I neglected to mention Beijing’s climate in my first two China-related posts (where it might have been remotely relevant), but I figured its worthy of at least a brief summary: it’s pretty much the same as New York. Winters see sub-zero temperatures and a fair amount of precipitation while the dog days culminate with the eighth sweltering moon; the months in-between are temperate and altogether pleasant. I should also note that it’s appreciably drier overall, receiving less than half of the total rain and snowfall of New York City, which is apparently due to a phenomenon (slash doomsday device) known as the Siberian Anticyclone. As for Beijing’s notoriously poor air quality, the New York Times has a nice summary of recent progress.
Since my previous visits typically occurred during the idyllic post-solstice months between academic years, this marks the first time that I’ve been in China during the fall/winter. I must say that the gradual temperature drop only vaguely suggests the passage of the season: I’ve come to realize that 20+ years in America have conditioned me to associate the arc of holidays from October 31st through January 1st with the impending end of the year (not to mention time off from school or work). Each of these celebrations anticipates its successor as being less-than-a-month-away, imparting that uncanny sense that time is passing too quickly and too slowly at the same time.
The first two have come and gone with little fanfare—Halloween here is just another excuse for debauchery; Thanksgiving is a slightly more exclusive affair, in the form of prix-fixe menus at Western restaurants; both holidays are mostly observed by Beijing’s expat community—and I can hardly believe that it’s already December. Even so, I should note that the Chinese have taken to Christmas festivities, probably in the interest of emulating Western consumer culture and staking a claim to the American Dream of commercialism. Not only were they playing (English) Christmas jingles at the supermarket the other day, but customers were humming along, butchering lyrics, and cashiers had Santa hats on.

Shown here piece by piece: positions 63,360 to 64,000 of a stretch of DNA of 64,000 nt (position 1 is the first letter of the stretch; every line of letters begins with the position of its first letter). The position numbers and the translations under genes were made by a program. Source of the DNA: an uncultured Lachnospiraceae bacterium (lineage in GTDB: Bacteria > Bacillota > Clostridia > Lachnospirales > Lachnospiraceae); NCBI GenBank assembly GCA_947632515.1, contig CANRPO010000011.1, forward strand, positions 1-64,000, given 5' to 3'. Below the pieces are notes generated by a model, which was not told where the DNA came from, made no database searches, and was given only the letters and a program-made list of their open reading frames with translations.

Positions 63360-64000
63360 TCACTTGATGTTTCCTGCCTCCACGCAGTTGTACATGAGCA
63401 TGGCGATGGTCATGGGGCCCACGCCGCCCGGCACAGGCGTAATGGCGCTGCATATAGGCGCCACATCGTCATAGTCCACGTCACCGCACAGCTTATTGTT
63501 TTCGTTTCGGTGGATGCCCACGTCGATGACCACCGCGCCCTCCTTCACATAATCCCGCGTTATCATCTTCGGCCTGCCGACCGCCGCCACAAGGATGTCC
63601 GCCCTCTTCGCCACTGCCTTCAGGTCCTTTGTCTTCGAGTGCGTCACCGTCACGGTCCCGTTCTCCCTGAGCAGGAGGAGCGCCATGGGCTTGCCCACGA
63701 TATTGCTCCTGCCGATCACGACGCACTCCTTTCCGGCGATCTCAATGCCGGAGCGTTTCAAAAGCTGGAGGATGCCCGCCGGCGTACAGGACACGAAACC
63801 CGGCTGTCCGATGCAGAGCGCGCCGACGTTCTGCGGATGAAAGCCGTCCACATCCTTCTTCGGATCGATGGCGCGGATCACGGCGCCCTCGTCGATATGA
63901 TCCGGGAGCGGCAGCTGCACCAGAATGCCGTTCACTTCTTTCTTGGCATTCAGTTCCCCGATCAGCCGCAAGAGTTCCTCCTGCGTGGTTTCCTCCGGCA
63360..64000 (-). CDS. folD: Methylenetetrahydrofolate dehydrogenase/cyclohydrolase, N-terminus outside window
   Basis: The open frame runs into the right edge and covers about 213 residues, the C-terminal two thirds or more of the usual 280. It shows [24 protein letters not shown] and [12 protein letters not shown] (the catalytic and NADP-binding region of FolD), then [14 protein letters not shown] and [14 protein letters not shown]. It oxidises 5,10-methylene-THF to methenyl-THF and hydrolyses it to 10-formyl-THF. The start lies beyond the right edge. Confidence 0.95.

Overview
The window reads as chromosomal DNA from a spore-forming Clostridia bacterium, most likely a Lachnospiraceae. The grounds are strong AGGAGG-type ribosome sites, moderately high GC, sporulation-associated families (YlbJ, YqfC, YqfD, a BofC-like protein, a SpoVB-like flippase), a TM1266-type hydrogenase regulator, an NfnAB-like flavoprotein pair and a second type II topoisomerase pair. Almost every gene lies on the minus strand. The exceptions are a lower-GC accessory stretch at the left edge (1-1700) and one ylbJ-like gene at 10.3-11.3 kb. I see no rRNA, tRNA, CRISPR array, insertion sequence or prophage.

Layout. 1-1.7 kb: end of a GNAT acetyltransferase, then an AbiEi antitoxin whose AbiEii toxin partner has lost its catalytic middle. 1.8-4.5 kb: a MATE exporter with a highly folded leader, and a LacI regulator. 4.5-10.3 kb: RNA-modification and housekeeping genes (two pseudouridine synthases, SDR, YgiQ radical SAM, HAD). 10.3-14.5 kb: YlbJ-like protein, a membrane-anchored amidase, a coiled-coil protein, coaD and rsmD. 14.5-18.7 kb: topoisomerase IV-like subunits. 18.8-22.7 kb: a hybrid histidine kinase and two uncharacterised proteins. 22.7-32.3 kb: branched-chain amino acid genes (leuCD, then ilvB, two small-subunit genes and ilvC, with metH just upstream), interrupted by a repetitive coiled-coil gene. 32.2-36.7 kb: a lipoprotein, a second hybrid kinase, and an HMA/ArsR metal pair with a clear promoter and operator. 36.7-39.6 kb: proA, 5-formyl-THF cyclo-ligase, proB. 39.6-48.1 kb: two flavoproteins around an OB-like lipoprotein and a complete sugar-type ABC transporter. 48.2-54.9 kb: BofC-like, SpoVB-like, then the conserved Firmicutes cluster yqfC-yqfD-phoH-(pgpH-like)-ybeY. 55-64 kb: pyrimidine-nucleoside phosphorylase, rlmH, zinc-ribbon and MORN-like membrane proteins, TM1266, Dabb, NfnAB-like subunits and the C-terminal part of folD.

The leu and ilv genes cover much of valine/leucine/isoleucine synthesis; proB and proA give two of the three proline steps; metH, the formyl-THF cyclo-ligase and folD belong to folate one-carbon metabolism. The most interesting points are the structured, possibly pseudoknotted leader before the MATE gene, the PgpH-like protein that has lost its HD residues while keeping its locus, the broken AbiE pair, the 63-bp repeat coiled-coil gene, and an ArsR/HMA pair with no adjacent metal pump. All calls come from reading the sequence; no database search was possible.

I remain perpetually undecided as to whether this is comforting, amusing or alienating, or whether it is an inadvertent parody, misguided homage or latent critique of Westernization and globalization. Insofar as the Chinese sense of humor is not nearly as dry as its climate, I can only conclude that they’re not doing it on purpose… which is precisely the source of the ambiguity.
Or maybe I’m just reading into it too much.
November 15, 2009
or, I Assure You, BJBus.com is SFW
This is the second installment of my (admittedly verbose and highly parenthetical) chronicle of my time in Beijing:
First, a quick geography lesson: Beijing lies landlocked in the North China Plain, 150 km inland of the Bohai Sea. The city center is surrounded by a series of ring roads, loosely centered on the Forbidden City, such that the second ring road separates the dense city center from the outer districts, which stretch to the sixth circumscription.
My home for these two months is in the heart of the 五道口 [Wudaokou] neighborhood in the 海淀区 [Haidian District], which constitutes the Northwest outer borough of the capital (top-leftmost marker on the Gmap). Wudaokou is regarded as Beijing’s prestigious university-town area, since two of China’s top universities are here, which means that 1.) I fall into the demographic of the local populace (though it’s less appropriate for my aging grandparents), and 2.) the requisite amenities and nightlife offerings are nearby… not to mention the profusion of foreigners enjoying the novelty and low cost of living here for a semester.
[I am still ambivalent about the 外国人, since I probably relate to them (even the Europeans and Australians) more than the native Chinese, but I have yet to warm up to my countrymen... whoever they may be. Either way, I play it cool.
That said, I have shamelessly been taking advantage of certain establishments that clearly find a non-Chinese audience: the (overpriced) coffeeshops and gym facilities. I'm not sure whether or not my patronage of these foreigner hotspots is a dead giveaway as to my nationality—that and the fact that I drink Americanos and smoke Camel Lights while perusing English websites and drafting blog entries on my MacBook. More on this in a forthcoming chapter.]
My only grievance about Wudaokou—a plaint about Beijing in general—is that it is relatively out-of-the-way (just outside the fourth ring road): it takes over an hour to get to work on the subway and at least half an hour to get downtown. With nearly 12 million residents in 4,000+ sq. km of metro area, Beijing is easily one of the largest cities in the Eastern Hemisphere (it is second to Shanghai for that title in China). Fellow New Yorkers, imagine Grand Street as one of the biggest cities in the world and you get the idea.